The PGA Tour and LIV Golf are rivals no more, as the golf entities announced Tuesday that they have agreed to a merger.
In a press release, it was noted that the PGA Tour and LIV Golf will also merge with the DP World Tour, also known as the European Tour, bringing together the three largest golf tours in the world.
Phil Mickelson, who was one of the highest-profile golfers to jump from the PGA Tour to LIV Golf, celebrated the news:
As part of the merger, all pending litigation between the tours will be dropped, and the Saudi Arabian Public Investment Fund, which is the primary backer for LIV Golf, will invest in the new venture, which has yet to be named.
PGA Tour Commissioner Jay Monahan, who had been a vocal critic of LIV Golf, expressed excitement over the merger, saying:
"After two years of disruption and distraction, this is a historic day for the game we all know and love. This transformational partnership recognizes the immeasurable strength of the PGA Tour's history, legacy and pro-competitive model and combines with it the DP World Tour and LIV—including the team golf concept—to create an organization that will benefit golf's players, commercial and charitable partners and fans. Going forward, fans can be confident that we will, collectively, deliver on the promise we've always made – to promote competition of the best in professional golf and that we are committed to securing and driving the game's future.
"We are pleased to move forward, in step with LIV and PIF's world-class investing experience, and I applaud PIF Governor Yasir Al-Rumayyan for his vision and collaborative and forward-thinking approach that is not just a solution to the rift in our game, but also a commitment to taking it to new heights. This will engender a new era in global golf, for the better."
Collin Morikawa, a two-time major champion who remained loyal to the PGA Tour amid LIV Golf's poaching of several notable players, seemed taken aback by the announcement:
Dan Rapaport of Barstool Sports reported that Morikawa wasn't alone in how he learned of the merger. The PGA Tour reportedly "didn't communicate this to players at all" ahead of time.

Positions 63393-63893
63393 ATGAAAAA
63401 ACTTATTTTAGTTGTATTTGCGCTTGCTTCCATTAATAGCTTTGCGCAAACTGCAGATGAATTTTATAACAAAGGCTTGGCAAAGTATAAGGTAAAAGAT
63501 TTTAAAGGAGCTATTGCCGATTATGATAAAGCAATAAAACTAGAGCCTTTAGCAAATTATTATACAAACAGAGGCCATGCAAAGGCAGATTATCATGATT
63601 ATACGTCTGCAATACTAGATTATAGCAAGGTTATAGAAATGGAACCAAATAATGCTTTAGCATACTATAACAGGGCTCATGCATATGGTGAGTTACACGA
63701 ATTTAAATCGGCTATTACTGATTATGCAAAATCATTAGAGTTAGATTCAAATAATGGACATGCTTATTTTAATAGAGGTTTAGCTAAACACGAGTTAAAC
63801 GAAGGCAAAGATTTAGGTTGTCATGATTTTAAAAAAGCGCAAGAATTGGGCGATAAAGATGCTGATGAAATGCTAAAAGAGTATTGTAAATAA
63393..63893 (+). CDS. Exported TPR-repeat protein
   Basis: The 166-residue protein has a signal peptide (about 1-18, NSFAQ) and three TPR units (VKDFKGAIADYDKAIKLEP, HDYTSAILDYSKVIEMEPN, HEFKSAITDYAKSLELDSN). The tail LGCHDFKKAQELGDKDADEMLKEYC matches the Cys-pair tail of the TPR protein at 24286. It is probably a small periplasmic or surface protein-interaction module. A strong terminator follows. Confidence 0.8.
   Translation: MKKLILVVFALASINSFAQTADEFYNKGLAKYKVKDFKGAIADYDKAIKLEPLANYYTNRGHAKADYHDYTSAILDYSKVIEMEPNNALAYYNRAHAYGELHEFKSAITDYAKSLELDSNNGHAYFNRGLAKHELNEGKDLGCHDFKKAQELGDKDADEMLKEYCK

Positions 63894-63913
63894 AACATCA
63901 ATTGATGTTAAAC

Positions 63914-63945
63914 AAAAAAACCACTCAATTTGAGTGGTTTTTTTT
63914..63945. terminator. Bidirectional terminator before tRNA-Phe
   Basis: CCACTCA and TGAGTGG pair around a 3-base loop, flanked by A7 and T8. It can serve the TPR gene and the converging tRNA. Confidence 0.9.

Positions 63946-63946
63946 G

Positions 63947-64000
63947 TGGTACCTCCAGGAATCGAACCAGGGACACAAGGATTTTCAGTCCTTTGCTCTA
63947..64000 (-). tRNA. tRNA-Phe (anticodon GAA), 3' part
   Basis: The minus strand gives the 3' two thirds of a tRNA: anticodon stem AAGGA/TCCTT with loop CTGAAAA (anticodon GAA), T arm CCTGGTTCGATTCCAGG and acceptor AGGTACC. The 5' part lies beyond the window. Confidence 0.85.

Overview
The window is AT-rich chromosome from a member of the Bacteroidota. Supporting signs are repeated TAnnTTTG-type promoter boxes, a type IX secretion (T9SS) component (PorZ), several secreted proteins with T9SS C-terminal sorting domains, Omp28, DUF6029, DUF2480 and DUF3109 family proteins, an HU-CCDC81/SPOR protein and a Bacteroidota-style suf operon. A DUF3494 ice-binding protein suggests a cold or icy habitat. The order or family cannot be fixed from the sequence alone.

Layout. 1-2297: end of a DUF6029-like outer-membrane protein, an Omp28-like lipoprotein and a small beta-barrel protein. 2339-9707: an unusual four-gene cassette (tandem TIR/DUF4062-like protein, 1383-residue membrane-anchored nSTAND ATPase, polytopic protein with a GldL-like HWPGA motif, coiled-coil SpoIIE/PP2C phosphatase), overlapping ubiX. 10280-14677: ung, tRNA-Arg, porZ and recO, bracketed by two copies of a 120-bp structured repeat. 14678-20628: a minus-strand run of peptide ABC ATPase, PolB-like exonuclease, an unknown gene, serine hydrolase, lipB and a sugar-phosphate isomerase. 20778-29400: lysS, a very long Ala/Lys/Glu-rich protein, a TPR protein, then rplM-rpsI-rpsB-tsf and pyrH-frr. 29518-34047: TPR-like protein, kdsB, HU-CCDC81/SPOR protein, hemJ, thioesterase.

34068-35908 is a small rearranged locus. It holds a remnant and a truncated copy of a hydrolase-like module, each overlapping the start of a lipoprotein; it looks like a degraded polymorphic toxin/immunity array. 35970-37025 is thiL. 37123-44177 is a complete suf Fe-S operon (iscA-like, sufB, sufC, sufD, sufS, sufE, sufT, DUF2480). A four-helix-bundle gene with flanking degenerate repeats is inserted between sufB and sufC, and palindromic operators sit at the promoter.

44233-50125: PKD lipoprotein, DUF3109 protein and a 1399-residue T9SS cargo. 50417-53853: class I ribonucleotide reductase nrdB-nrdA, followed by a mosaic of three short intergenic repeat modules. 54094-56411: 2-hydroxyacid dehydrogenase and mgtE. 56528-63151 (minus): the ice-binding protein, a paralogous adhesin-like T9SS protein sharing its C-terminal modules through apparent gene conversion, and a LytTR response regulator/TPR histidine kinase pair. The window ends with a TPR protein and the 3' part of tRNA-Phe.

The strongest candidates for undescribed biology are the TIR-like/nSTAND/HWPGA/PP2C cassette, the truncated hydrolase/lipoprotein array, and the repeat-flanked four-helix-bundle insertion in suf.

Anonymous players told Rapaport they were "disgusted" and "shocked and confused."
Following the merger announcement, Monahan sent a letter to the PGA golfers explaining the move and setting up a player meeting:
In the letter, Monahan noted that golfers who left the PGA Tour for LIV Golf will be given the opportunity to apply for reinstatement into the PGA Tour.
As part of the announcement, it was noted that the Public Investment Fund will initially be the exclusive investor in the new venture, and the PGA Tour will appoint the majority of the board of directors, with Monahan as CEO and the PIF's Al-Rumayyan as chairman.
Additionally, the PGA Tour, LIV Golf and DP World Tour will continue to have "administrative oversight" over their own tours and events.
Hall of Fame golfer Greg Norman, who has been LIV Golf's CEO and essentially the face of the tour, was notably not mentioned in the press release, per Eric Fisher of Front Office Sports.
LIV Golf was officially created in 2021 and made its debut last year as the chief competitor to the PGA Tour.
Thanks to substantial monetary offers, larger purses, fewer tournaments and shorter tournaments of 54 holes rather than the traditional 72, LIV Golf succeeded in taking a significant amount of talent from the PGA Tour.
It has also faced widespread criticism for "sportswashing"—in this case using the sport to distract from human right violations committed by the Saudi government.
Among the top stars to join LIV over the past couple of years are Mickelson, Brooks Koepka, Dustin Johnson, Bryson DeChambeau, Patrick Reed, Sergio Garcia and Bubba Watson.
In retaliation, the PGA Tour rescinded the tour cards of players who joined LIV Golf, meaning they could no longer play in PGA Tour events but could compete in majors if they had the necessary qualifications.
Koepka became the first LIV Golf player to win a major when he took the PGA Championship at Oak Hill last month.
For all of LIV Golf's success, it largely struggled to capture the attention of golf fans with its own product, only managing to land a television deal with The CW for the 2023 season after streaming on YouTube and other digital platforms last season.
While no official announcement was made on the matter, the merger opens the door for golfers who left the PGA Tour for LIV Golf to return to PGA Tour-sanctioned events, as mentioned by Monahan in his letter to the golfers.